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Alex Cobb falls under pitchers who had Tommy John after more extended time with the team. Cobb went down right as Matt Moore prepares to return. As we remember, Moore had a breakout 2013 campaign with the Tampa Bay Rays going 17-4 with a 3.29 ERA and earning Cy Young votes. However, he was placed on the disabled list two starts into 2015 and it became clear that he would need season-ending Tommy John surgery. Since then, he has been slowly recovering , finally throwing to live hitters on May 8th and pitching a bullpen session in the last few days. With any luck, Moore will be back in the Rays’ rotation by the end of June.

Seth McClung never truly shined as a Ray, but in 2003 he underwent the surgery as well after making his major league debut in 2002 at age 22. He returned to the team in 2004 and worked both as a starter and reliever in ’04 and ’05. For a time, he was even the D-Rays’ closer. McClung enjoyed the best seasons of his career with the Milwaukee Brewers from 2007 through 2009, delivering his best year in 2008, when he went 6-6 with a 4.02 ERA in 105.1 innings pitched.

A player who we know much better is Jake McGee. McGee needed the surgery in 2008, bringing his career as a talented starting pitching prospect to a halt. McGee struggled mightily in the year after the surgery, and the Rays decided to convert him to relief in 2010 out of concern for his health and because his secondary pitches haven’t been the same since he came back. He has since turned into an excellent reliever, but we do have to wonder what he could have been had he avoided the surgery and remained a starting pitcher.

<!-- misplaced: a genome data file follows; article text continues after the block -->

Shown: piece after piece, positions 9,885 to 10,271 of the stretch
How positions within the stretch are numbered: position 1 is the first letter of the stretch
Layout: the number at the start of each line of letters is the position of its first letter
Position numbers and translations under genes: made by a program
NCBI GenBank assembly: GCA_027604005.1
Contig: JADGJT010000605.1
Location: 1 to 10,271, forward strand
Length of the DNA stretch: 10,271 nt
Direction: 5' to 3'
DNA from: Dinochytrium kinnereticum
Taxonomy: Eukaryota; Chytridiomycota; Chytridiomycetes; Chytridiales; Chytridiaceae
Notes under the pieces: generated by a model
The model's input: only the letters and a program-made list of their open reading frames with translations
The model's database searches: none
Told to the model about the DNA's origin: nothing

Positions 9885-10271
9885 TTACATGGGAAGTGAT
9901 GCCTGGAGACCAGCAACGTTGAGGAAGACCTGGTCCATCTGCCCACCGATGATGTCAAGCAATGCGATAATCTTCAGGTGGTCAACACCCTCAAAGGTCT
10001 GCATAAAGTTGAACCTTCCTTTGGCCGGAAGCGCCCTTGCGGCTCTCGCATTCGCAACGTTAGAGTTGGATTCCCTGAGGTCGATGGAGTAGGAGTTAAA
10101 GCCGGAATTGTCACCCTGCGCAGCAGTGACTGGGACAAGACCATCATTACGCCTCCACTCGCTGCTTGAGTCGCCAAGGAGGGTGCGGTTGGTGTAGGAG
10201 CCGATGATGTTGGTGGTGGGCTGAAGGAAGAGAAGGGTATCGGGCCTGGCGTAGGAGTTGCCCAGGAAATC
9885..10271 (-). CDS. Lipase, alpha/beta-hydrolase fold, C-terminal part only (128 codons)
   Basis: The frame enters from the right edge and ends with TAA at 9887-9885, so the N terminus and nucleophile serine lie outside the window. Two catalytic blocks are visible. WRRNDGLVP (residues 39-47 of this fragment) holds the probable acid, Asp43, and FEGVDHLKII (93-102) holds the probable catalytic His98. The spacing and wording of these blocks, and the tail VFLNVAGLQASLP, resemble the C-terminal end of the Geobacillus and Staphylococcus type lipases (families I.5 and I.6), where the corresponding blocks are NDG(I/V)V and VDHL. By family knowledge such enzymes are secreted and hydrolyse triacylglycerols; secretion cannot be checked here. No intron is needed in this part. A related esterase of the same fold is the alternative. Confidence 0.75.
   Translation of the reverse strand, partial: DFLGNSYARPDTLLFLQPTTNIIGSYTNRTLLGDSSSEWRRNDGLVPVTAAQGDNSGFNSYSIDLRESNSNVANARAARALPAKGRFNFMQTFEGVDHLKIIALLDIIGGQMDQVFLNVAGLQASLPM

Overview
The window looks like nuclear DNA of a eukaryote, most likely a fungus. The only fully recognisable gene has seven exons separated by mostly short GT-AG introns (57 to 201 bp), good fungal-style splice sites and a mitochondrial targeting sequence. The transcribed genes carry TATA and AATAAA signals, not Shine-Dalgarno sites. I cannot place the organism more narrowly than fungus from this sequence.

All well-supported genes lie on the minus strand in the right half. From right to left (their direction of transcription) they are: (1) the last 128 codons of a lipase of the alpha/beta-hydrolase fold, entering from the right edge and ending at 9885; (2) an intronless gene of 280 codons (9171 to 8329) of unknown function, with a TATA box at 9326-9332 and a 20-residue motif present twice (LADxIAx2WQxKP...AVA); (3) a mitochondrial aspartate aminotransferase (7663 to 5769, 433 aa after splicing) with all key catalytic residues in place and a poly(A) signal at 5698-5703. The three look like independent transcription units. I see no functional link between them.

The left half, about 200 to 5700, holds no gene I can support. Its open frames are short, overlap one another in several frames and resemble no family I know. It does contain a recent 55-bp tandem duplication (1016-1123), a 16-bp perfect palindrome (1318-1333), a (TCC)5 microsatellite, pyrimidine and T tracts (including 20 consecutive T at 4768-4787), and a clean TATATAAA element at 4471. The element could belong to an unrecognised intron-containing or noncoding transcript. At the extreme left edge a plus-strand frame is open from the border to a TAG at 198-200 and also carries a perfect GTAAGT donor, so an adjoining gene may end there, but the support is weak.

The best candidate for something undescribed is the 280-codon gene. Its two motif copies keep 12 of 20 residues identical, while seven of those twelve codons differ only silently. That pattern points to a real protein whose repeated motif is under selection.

Other examples of Rays needing Tommy John Surgery in the midst of their tenures with the organization include reliever Tyler Walker, outfielder and current first base coach Rocco Baldelli, pitching prospects Taylor Guerrieri, Grayson Garvin, and Albert Suarez, and outfield prospect Ty Morrison. Walker never pitched for the Rays again, but wound up with a lower ERA (3.58) in his three major league seasons after surgery than in his four seasons before (4.80).

Another pitcher, Dave Eiland needed one Tommy John Surgery in 2001 and another in 2002. Only him and Morrison have never played a professional game again after surgery among the players we have mentioned. Even longtime St. Louis Cardinals closer Jason Insringhausen, who underwent his third Tommy John procedure in 2009 at age 36 after 9 games with the Rays, returned to pitch two more seasons in the majors in 2011 and 2012. At this point, almost everyone comes back from Tommy John, although McGee reminds us that not everyone returns at the same level.

Alex Cobb is the newest addition to the Rays’ Tommy John Surgery history, and he may also be the most notable. It is a huge blow to the organization to lose the guy that many considered the ace of the staff for the 2015 campaign, and the Rays have never lost their number one starter before. Cobb underwent the surgery on May 8th, and he will likely return next July if there are no setbacks. He is an exciting pitcher to watch, and while the Rays can endure this loss, they are a whole lot better when he is on the staff.

Tommy John surgery is becoming far more prevalent over the last decade, affecting exciting young pitchers from Stephen Strasburg and Matt Harvey to Jose Fernandez. Now Alex Cobb can be added to that list. However, while the procedure still comes with risk and has a long recovery, most pitchers return as strong and sometimes even stronger than before. That is certainly the hope as Cobb begins his recovery process.

Next: Tampa Bay Rays MiLB Recap: Dylan Floro Duels With Masahiro Tanaka